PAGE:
# An Interactive Demo of The Apriori algorithm

I have created a new website for students that provides an interactive demo of the Apriori algorithm. It allows to run Apriori in your browser and see the results step by step.

The website is here: Apriori Algorithm Demo

To use it you first have to input some data and choose a minimum support value and then click the Run Apriori button:

Then, all the steps of applying the Apriori algorithm are displayed:

`Step 1: Calculate the support of single items{apple} (support: 3){orange} (support: 5){milk} (support: 1){tomato} (support: 3){bread} (support: 4)Step 2: Keep only the frequent items{milk} was pruned because its support count (1) is less than the minimum support count (2){apple} (support: 3){orange} (support: 5){tomato} (support: 3){bread} (support: 4)Step 3: Join frequent itemsets to create candidates of size 2- {apple} and {orange} are joined to obtain {apple, orange}- {apple} and {tomato} are joined to obtain {apple, tomato}- {apple} and {bread} are joined to obtain {apple, bread}- {orange} and {tomato} are joined to obtain {orange, tomato}- {bread} and {bread} are joined to obtain {bread, orange}- {bread} and {bread} are joined to obtain {bread, tomato}Step 4: Calculate the support of candidate itemsets{apple, orange} (support: 3){apple, tomato} (support: 2){apple, bread} (support: 2){orange, tomato} (support: 3){bread, orange} (support: 4){bread, tomato} (support: 3)Step 5: Keep only the candidate itemsets that are frequent{apple, orange} (support: 3){apple, tomato} (support: 2){apple, bread} (support: 2){orange, tomato} (support: 3){bread, orange} (support: 4){bread, tomato} (support: 3)Step 6: Join frequent itemsets to create candidates of size 3- {apple, orange} and {apple,tomato} are joined to obtain {apple, orange, tomato}- {apple, bread} and {apple,bread} are joined to obtain {apple, bread, orange}- {apple, bread} and {apple,bread} are joined to obtain {apple, bread, tomato}- {bread, orange} and {bread,tomato} are joined to obtain {bread, orange, tomato}Step 7: Calculate the support of candidate itemsets{apple, orange, tomato} (support: 2){apple, bread, orange} (support: 2){apple, bread, tomato} (support: 2){bread, orange, tomato} (support: 3)Step 8: Keep only the candidate itemsets that are frequent{apple, orange, tomato} (support: 2){apple, bread, orange} (support: 2){apple, bread, tomato} (support: 2){bread, orange, tomato} (support: 3)Step 9: Join frequent itemsets to create candidates of size 4- {apple, bread, orange} and {apple,bread,tomato} are joined to obtain {apple, bread, orange, tomato}Step 10: Calculate the support of candidate itemsets{apple, bread, orange, tomato} (support: 2)Step 11: Keep only the candidate itemsets that are frequent{apple, bread, orange, tomato} (support: 2)Step 12: Join frequent itemsets to create candidates of size 5No more candidates can be generated. Total number of frequent itemsets found: 15`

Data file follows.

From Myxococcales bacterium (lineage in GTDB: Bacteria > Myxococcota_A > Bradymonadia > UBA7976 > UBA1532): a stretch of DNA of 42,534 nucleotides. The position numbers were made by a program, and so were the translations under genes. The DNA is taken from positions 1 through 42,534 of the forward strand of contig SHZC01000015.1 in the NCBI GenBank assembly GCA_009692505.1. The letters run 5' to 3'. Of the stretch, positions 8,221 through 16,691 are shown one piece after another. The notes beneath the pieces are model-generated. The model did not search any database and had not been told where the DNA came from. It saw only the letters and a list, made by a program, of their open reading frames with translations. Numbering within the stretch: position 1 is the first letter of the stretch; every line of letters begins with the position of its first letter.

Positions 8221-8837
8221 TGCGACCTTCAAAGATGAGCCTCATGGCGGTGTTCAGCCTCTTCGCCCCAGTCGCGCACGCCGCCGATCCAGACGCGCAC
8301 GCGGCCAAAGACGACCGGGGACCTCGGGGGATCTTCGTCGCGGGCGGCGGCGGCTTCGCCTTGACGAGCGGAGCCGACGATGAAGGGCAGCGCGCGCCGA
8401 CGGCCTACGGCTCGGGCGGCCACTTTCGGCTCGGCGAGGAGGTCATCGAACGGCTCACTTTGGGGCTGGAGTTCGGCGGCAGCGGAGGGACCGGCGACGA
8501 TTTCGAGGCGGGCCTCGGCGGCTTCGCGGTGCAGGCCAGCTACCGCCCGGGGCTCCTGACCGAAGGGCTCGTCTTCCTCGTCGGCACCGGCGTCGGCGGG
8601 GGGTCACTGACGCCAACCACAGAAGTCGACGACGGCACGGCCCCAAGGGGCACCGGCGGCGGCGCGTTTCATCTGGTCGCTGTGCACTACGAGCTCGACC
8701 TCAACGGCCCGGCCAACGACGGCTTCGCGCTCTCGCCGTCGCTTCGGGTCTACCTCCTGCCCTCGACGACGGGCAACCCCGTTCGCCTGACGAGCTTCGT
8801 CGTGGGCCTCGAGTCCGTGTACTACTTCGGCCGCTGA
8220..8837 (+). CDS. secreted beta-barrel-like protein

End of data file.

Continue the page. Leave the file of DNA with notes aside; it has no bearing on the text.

As well as the final result (the frequent itemsets):

That is all. With this tool, you can run the algorithm in your browser and see directly the result, which is useful for students.

If you want to learn more about the Apriori algorithm, you can check my blog post that explains the Apriori algorithm and my video lecture about Apriori ). And if you want to know more about pattern mining, please check my free online pattern mining course. Finally, if you want an efficient implementation of Apriori, please check the SPMF software, which offers highly efficient implementations of Apriori and hundreds of other pattern mining algorithms.

Also, if you are new to itemset mining, you might be interested to check these two survey papers that give a good introduction to the topic:

• Fournier-Viger, P., Lin, J. C.-W., Vo, B, Chi, T.T., Zhang, J., Le, H. B. (2017). A Survey of Itemset Mining. WIREs Data Mining and Knowledge Discovery, Wiley, e1207 doi: 10.1002/widm.1207, 18 pages.
• Luna, J. M., Fournier-Viger, P., Ventura, S. (2019). Frequent Itemset Mining: a 25 Years Review. WIREs Data Mining and Knowledge Discovery, Wiley, 9(6):e1329. DOI: 10.1002/widm.1329

Philippe Fournier-Viger is a professor of Computer Science and also the founder of the open-source data mining software SPMF, offering more than 250 data mining algorithms.

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